Excerpt: The Pagan’s Prize

Excerpt: The Pagan’s Prize

Book Three: Captive Brides

“You’re a spy, aren’t you?” Zora accused, not surprised when Rurik briefly met her eyes. “For Yaroslav, my uncle.”

He did not answer, but she knew from the way he clenched his jaw that she had guessed the truth.

“And I?” she demanded. “What have I become, Lord Rurik?”

“A pawn.”

His blunt reply was horribly final, and Zora was seized by sudden desperation. “Please…” she begged, though it galled her that she even found it within herself to do so. “Please let me go. What use can I be to Grand Prince Yaroslav? He must know that I am a—”

“Enough!” Rurik cut in harshly. “It is not my authority to release you. The grand prince alone can decide your fate. I only escort you to him.”

Zora held her reckless tongue then. She must keep calm; use her head. It was a good thing that he had interrupted her before she had given away her baseborn status. A very good thing.

If she had revealed to him that she was a bastard daughter, Rurik might think her less valuable and decide that he could still take liberties with her. It was possible. He had assaulted her when he thought her a mere concubine, hadn’t he? Usually, bastards counted as no more than slaves in Rus, and even though her father had offered an incredible reward for her, Rurik might hold the more common view.

Suddenly an idea came to her, filling her with nervous excitement and almost bringing a smile to her lips.

Why not make this journey as difficult for him as possible? Since he must protect her until they reached Novgorod, he would be loath to touch her or punish her no matter what she did to frustrate him. And frustrate him she would! This pagan would wish a thousand times that he had left her in Chernigov!

Now Zora did smile. If she escaped somewhere along the route to Novgorod, so much the better. How humiliating it would be for him to return to her uncle’s kreml with the news that he had captured her, but she had eluded him! If Rurik was a lord indeed, as his title suggested, her escape would discredit him. A proud Varangian warrior bested by a mere woman! He would be dishonored forever.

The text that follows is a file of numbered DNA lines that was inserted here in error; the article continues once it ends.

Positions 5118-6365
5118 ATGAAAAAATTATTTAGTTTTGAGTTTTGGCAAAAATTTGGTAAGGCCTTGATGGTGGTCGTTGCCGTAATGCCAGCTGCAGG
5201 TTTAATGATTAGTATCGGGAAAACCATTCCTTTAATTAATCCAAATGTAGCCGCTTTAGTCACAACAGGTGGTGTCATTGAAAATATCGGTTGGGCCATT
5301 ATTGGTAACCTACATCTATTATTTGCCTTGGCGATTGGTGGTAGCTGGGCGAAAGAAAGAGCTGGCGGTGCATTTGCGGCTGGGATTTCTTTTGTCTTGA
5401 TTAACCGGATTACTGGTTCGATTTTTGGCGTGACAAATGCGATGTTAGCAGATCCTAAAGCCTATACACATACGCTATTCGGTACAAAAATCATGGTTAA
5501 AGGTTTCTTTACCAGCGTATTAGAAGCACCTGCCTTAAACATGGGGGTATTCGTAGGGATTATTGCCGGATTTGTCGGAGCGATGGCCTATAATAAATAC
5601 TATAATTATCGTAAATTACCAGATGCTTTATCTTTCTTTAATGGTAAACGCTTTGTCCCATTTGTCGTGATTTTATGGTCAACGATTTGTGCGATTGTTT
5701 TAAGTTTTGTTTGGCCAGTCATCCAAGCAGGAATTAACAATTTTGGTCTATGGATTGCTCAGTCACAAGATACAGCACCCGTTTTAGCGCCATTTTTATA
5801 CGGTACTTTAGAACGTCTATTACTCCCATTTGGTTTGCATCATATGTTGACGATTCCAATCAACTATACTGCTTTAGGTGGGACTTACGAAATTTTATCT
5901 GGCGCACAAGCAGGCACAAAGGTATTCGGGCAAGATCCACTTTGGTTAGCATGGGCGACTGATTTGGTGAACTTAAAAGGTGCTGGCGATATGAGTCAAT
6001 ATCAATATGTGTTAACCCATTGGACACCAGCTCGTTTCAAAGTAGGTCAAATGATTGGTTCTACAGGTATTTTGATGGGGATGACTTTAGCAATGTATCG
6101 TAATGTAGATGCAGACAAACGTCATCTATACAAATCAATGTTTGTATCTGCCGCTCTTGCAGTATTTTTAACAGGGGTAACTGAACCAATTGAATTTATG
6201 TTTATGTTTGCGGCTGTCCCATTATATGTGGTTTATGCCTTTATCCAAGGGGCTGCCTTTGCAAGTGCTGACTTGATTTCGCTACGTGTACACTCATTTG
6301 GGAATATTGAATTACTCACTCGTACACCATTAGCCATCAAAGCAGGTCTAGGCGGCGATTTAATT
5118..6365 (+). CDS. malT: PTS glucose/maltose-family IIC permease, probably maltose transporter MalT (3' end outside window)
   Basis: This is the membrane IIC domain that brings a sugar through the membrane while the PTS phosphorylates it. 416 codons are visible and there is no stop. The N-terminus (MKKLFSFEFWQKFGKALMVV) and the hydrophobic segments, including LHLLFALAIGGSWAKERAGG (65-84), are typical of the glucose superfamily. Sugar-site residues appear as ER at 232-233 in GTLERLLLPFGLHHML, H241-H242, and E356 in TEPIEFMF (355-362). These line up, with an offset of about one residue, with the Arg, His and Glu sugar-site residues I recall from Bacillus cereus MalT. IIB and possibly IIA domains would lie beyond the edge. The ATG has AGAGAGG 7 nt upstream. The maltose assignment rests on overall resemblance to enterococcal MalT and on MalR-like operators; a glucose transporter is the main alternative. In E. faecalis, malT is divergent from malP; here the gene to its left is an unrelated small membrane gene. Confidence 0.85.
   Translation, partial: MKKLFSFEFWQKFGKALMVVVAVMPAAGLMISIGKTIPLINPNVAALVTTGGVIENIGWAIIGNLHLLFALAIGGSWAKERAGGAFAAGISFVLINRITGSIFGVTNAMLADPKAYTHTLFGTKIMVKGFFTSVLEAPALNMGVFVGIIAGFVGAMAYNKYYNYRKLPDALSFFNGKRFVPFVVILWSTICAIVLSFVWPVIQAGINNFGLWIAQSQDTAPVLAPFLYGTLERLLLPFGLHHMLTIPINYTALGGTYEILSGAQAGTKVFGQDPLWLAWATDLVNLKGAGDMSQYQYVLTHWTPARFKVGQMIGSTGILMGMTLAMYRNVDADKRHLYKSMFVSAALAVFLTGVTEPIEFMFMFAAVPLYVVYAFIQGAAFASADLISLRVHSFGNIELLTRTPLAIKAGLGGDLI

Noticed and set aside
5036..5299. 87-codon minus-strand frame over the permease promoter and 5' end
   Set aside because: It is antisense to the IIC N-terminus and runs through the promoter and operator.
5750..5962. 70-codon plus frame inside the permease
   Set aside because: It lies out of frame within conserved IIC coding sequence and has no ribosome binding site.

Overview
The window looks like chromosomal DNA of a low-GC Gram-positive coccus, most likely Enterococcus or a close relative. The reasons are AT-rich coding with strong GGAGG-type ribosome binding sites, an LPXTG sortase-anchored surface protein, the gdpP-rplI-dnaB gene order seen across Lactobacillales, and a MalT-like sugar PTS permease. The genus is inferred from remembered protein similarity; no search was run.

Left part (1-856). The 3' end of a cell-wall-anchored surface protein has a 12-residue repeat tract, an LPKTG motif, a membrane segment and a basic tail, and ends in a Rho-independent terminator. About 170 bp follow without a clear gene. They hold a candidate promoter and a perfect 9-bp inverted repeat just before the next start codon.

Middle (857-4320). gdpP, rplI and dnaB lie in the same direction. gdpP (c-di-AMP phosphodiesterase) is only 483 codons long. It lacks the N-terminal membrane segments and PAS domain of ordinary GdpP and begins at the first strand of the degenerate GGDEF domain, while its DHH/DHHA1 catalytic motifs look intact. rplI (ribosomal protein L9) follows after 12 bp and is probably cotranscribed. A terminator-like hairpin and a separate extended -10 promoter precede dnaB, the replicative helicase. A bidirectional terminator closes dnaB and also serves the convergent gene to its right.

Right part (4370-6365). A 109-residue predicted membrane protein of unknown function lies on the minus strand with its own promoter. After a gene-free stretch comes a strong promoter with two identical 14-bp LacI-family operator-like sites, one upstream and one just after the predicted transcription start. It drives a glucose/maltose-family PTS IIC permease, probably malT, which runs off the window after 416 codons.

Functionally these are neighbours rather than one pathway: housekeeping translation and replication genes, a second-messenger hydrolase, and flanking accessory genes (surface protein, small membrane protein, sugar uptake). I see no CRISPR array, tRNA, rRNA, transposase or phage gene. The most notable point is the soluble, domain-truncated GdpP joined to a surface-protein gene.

Zora glanced furtively at Rurik to find that he was paying her no heed, his expression grim and his gaze narrowed as if searching the forest for signs of danger.  Why not begin? It would make a fine test and maybe, if she was lucky, she would bring some of her father’s troops down upon them. They might still be close enough to Chernigov that someone might hear her.

Inhaling deeply, Zora let out such a piercing scream that a flock of blackbirds perched high in the branches above them took to the sky, screeching and cawing in protest. Rurik was so startled that she managed to scream once more, this time right in his ear, before he could clap his hand over her mouth.

“By Odin, woman, what are you trying to do?” he shouted, his face flushed dark with anger. Yanking the gag back into her mouth, he called to his warriors. “The wench might have given away our position. Ride hard, men, as if the black hounds of Hel were upon us! They might be now!”

Zora gasped as Rurik jerked her hard against his chest and kicked his mount into a faster canter, his tone menacing as he added, “And if they find us, wench, I swear—”

“I hope they do find us!” she retorted in spite of her gag, and to enrage him further, she started to laugh.

“Minx! Do you think this a game? Thor’s blood, royal princess or no, you’ll soon discover that you’ve more than met your match!”

“So will you, you cloddish pagan,” Zora replied under her breath, grinning just for his benefit. “So will you.”